Like I said before, I’ve always lived in clutter and chaos. My mom literally did everything for me. When I first moved out, I didn’t know how to cook anything other than Kraft Dinner. I often faulted her for it, but I understand now. It’s not a personal failing on her part. She was a house cleaner and spent much of her time cleaning other people’s houses, but she could never keep her own house clean. She complained about it a lot. I remember when I was a kid and sometimes she would “go over boxes”.

My childhood home was fucking full of them, just endless boxes shoved into every closet, piled up high in the basement, most of it random thrift store stuff that she must have bought thinking it was going to fix something.

I’m glad that I don’t work at HomeSense anymore. It got really hard to watch women like me endlessly buy candles and frames and shelves and mugs and tumblers. It felt kind of morally wrong to refill those empty shelves with more candles and frames and shelves and mugs and tumblers, but that was my job, was to make people want to buy stuff. I making displays out of them, making them appealing, and the women would always walk up to me and ask, “How do you not buy everything that comes in here?”

It’s a hard question to answer, honestly.

After some point, I got used to playing with the merchandise, making pretty displays with them. When I learned to merchandise, I was always told to “tell a story”, and so I’d do that with the stuff in the store. I’d make a modern dining room table setting. Or a witchy office setting. Or a cocktail bar. Or a luxurious cozy bed. I could always envision some kind of version of my house that has all that stuff, but after merchandising with it, I’d realize that some point that all I needed was the fantasy, that I could leave it on the shelf, and sadly let somebody else buy it.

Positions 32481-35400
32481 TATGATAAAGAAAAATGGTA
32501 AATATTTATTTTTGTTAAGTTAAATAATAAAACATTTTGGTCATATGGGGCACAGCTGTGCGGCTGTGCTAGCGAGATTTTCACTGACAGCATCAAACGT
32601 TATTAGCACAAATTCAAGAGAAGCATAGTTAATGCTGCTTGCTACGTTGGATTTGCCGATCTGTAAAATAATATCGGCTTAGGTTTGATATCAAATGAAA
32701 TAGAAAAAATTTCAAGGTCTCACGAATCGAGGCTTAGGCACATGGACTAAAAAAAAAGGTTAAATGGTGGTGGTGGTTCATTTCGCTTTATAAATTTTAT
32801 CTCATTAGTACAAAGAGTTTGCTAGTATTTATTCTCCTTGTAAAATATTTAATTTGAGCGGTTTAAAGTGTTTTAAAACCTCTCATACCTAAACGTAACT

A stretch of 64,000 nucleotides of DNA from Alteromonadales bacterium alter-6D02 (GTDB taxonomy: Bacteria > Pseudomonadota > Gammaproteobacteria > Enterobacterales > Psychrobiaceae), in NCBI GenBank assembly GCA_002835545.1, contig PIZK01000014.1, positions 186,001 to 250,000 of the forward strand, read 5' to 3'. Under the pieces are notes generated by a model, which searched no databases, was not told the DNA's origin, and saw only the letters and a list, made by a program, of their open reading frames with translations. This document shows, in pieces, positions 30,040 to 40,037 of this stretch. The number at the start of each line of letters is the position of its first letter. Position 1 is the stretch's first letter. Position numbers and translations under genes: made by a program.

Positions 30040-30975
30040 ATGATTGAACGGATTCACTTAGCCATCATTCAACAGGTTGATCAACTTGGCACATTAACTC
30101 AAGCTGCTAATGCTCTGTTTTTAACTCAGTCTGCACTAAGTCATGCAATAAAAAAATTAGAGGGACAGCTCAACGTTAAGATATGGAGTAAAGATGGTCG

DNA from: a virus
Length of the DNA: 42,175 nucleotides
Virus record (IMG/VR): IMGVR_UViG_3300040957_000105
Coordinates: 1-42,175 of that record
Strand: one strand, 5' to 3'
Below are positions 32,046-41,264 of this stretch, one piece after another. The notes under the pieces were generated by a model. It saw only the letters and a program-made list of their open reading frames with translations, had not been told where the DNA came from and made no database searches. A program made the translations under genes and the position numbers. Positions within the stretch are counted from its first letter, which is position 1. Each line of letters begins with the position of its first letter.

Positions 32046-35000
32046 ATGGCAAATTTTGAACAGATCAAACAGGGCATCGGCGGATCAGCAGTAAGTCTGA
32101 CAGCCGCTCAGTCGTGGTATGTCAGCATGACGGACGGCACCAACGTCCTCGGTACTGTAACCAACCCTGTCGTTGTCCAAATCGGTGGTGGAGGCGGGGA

I sometimes wonder what percent of the stuff I’ve carefully made displays out of now sits in some other woman’s doom box. Or maybe it’s in a shit room. A shit closet. A shit basement. A shit storage unit. It’s nothing that I can fix, though. Being a woman in the western world, this is the true pain, that idea of wanting happiness, wanting perfection, a perfect fucking Instagram photo, and then having to move a bunch of shit out of the way to make my life look like it’s good enough for a square picture.

I never fucking know what I want to write about on this blog. I was doing Substack for a while, but migrated back here. I don’t know how candid I want to be, but I desperately miss that real connection that blogs once had. Being a millennial mom is so isolating at times. The internet makes us all seem like we spray paint our kid’s toy Christmas trees to match our house’s aesthetic.

I’m sure most of us just have the aesthetic of doom-boxing everything.

It’s a slow process and it takes a lot of time to do it properly, but it always makes me feel better to organize my own chaos.

When I was a kid, my mom had a habit of “going over boxes”. It was literally just what it sounds like. She’d pull out a box, take everything out, and decide what to put back in and what to give away. She always ended up keeping most of it. I always thought going over boxes was cool, though. It was fun and meditative, and she’d tell me when she got the stuff. I have fond memories of doing it, and honestly, when I feel that I have enough energy to clean out some clutter in my house, I do enjoy digging into my doom boxes.

It’s a slow process and it takes a lot of time to do it properly, but it always makes me feel better to organize my own chaos. Enough time has passed since the stuff entered the box, and I can process my actions better in the moment, now that I’ve set aside the time to do it.

I can forgive myself for impulsively buying stuff.

I can feel relief that my daughter doesn’t make so many random paper crafts.

I can sigh in relief that I found an important document.

And some of the stuff, well, I find a spot for it, a special place on a shelf somewhere, and I realize that I have an aesthetic after all.